Week Ahead

Joe Biden is projected to win the US Presidential elections and it is going to be interesting to watch the market reaction. Elsewhere, Brexit talks and the third-quarter earnings season will also continue to dominate the headlines. GDP updates from the Eurozone, UK, Russia, Malaysia and Philippines will be keenly watched, alongside US, China and India inflation data; US and Australia consumer sentiment; UK jobs data and foreign trade; Eurozone and India industrial output; and Japan current account and machinery orders. Central banks in Mexico and New Zealand will be deciding on interest rates.

Investors across the globe awaited the outcome of the US presidential election, as vote counting continued in battleground states of Georgia, Pennsylvania, Nevada, Arizona and North Carolina. To win the presidency, Mr Biden, who is approaching 270 electoral votes, needs to get Pennsylvania or two of the other four remaining states. Mr Trump, meanwhile, needs to win Pennsylvania and three of the remaining four states. As of Saturday morning, Biden maintained the lead in Georgia, Pennsylvania, Nevada and Arizona, while Trump was leading in North Carolina.

In the US, the consumer price report for October is set to highlight a slowdown in inflation rate from September’s six-month high, with the latest number set to remain well below the Federal Reserve’s target of 2 percent amid subdued demand due to the coronavirus crisis. At the same time, the preliminary reading of Michigan consumer sentiment for November will likely show a slight improvement in morale despite the US presidential election uncertainty. Other notable publications include producer prices, JOLTs job openings, IBD/TIPP Economic Optimism, and the government’s monthly budget statement.

Elsewhere in America, the central bank of Mexico will probably leave interest rates at the current level when they meet on Thursday. Important data to follow include Mexico inflation rate and industrial output, and Brazil retail trade and business morale.

Overseas, EU and UK negotiators will resume trade negotiations next week, as both sides race to reach a deal amid divisions on key issues such as “level playing field” conditions for business and fishing access rights. On the economic data calendar, the UK will release third-quarter GDP, along with higher frequency industrial production, foreign trade, construction output and the jobs report. Most likely, the economy rebounded at a record pace in the three months to September, after a historical contraction in the previous period. Still, monthly figures from the ONS are expected to show that the GDP growth slowed in September and the jobless rate climbed to the highest level in almost four years, amid a second wave of COVID-19 infections.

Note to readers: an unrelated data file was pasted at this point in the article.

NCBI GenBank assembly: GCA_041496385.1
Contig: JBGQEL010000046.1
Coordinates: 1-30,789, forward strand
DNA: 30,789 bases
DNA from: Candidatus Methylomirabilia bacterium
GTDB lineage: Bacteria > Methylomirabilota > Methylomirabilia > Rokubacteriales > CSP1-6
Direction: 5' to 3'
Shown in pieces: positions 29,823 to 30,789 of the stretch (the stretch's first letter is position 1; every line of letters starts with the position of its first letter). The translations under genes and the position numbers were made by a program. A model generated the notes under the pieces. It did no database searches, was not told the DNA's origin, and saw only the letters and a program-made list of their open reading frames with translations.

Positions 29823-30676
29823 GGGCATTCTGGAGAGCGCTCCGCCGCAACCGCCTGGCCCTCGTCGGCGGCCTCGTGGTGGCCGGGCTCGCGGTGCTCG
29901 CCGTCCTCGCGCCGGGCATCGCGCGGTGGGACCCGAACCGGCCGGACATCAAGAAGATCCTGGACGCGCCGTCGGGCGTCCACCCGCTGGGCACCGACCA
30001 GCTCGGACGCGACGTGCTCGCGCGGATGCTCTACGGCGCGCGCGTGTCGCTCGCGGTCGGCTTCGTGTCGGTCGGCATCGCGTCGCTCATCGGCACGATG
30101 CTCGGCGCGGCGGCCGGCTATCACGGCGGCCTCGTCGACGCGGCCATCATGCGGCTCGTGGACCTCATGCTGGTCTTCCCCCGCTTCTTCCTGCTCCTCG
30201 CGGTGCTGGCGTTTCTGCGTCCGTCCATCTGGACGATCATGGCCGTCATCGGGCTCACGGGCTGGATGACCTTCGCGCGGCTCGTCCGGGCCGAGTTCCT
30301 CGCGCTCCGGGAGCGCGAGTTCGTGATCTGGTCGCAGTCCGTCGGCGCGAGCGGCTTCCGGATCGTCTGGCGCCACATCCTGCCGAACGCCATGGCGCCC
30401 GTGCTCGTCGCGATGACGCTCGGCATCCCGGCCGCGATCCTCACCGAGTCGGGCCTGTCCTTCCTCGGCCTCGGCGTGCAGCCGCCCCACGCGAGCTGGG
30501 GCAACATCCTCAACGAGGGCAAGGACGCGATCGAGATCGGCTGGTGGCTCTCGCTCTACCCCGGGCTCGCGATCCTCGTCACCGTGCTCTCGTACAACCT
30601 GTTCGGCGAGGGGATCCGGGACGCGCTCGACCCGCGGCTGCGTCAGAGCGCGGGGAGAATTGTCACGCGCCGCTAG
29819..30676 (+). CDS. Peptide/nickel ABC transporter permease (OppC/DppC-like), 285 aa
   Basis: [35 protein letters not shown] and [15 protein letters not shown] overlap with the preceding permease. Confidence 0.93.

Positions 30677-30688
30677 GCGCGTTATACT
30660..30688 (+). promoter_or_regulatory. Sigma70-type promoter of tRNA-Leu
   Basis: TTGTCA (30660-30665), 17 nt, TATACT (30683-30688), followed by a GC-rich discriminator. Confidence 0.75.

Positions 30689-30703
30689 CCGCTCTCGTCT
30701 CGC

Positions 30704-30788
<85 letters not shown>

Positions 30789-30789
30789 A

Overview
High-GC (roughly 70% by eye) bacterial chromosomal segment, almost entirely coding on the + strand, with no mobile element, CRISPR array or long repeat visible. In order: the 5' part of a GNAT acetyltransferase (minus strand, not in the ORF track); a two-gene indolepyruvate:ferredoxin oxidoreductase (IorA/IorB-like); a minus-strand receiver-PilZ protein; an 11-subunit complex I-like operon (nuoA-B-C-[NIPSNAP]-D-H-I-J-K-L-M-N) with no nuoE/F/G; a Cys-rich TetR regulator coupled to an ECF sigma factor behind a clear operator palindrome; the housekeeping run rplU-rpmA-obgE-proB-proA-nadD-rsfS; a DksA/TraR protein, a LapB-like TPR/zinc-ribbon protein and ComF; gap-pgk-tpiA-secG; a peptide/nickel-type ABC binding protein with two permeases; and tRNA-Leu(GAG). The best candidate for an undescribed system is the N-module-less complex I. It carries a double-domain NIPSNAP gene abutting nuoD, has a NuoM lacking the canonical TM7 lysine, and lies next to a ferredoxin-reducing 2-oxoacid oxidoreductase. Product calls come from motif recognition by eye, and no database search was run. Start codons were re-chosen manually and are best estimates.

Elsewhere in Europe, key economic data include: the Eurozone second estimate of third-quarter GDP, foreign trade and industrial production; Germany investor morale, foreign trade and wholesale prices; the Netherlands, Norway, Poland and Russia third-quarter GDP figures; France third-quarter unemployment; Switzerland unemployment; Sweden and Ireland inflation rates; and Turkey industrial activity, retail trade and jobless rate.

In Asia, China will be publishing consumer and producer prices for October, with markets pointing to a slowdown in inflation rate to the lowest since February 2017 while producer deflation will probably ease slightly. Other important releases include monetary indicators, foreign direct investment and vehicle sales. Elsewhere, the Bank of Japan will publish the summary of opinions from board members of its October meeting. On the economic data front, key data includes current account, machinery orders, producer prices, Reuters Tankan index, and Eco Watchers Survey.

Meanwhile, investors in Australia will turn their attention to NAB business confidence and Westpac consumer confidence. Across the Tasman Sea, the Reserve Bank of New Zealand will hold its monetary policy meeting on Wednesday.

Other highlights for the Asia-Pacific region include: India inflation rate and industrial production; Malaysia third-quarter GDP, jobless rate, industrial output and current account; the Philippines third-quarter GDP; South Korea unemployment; and Indonesia current account, retail sales and consumer morale.